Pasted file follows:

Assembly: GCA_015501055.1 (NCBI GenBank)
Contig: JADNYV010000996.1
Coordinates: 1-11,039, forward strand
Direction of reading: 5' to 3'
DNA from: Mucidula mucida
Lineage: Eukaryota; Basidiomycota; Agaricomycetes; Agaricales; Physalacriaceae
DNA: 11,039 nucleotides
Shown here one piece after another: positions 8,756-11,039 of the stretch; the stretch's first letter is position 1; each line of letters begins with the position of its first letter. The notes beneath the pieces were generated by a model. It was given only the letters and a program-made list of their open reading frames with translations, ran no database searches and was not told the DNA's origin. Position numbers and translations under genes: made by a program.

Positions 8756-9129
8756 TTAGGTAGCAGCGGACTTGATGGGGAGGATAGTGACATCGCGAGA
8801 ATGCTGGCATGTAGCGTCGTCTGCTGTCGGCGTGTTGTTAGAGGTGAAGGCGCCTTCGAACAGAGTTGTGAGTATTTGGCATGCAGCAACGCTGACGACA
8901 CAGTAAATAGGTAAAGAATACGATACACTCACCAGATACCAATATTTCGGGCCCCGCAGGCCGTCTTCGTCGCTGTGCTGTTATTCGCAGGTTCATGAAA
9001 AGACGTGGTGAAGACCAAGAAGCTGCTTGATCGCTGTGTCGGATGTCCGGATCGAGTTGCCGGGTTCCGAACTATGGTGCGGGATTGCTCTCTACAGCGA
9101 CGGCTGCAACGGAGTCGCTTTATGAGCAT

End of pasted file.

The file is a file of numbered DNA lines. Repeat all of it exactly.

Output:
Assembly: GCA_015501055.1 (NCBI GenBank)
Contig: JADNYV010000996.1
Coordinates: 1-11,039, forward strand
Direction of reading: 5' to 3'
DNA from: Mucidula mucida
Lineage: Eukaryota; Basidiomycota; Agaricomycetes; Agaricales; Physalacriaceae
DNA: 11,039 nucleotides
Shown here one piece after another: positions 8,756-11,039 of the stretch; the stretch's first letter is position 1; each line of letters begins with the position of its first letter. The notes beneath the pieces were generated by a model. It was given only the letters and a program-made list of their open reading frames with translations, ran no database searches and was not told the DNA's origin. Position numbers and translations under genes: made by a program.

Positions 8756-9129
8756 TTAGGTAGCAGCGGACTTGATGGGGAGGATAGTGACATCGCGAGA
8801 ATGCTGGCATGTAGCGTCGTCTGCTGTCGGCGTGTTGTTAGAGGTGAAGGCGCCTTCGAACAGAGTTGTGAGTATTTGGCATGCAGCAACGCTGACGACA
8901 CAGTAAATAGGTAAAGAATACGATACACTCACCAGATACCAATATTTCGGGCCCCGCAGGCCGTCTTCGTCGCTGTGCTGTTATTCGCAGGTTCATGAAA
9001 AGACGTGGTGAAGACCAAGAAGCTGCTTGATCGCTGTGTCGGATGTCCGGATCGAGTTGCCGGGTTCCGAACTATGGTGCGGGATTGCTCTCTACAGCGA
9101 CGGCTGCAACGGAGTCGCTTTATGAGCAT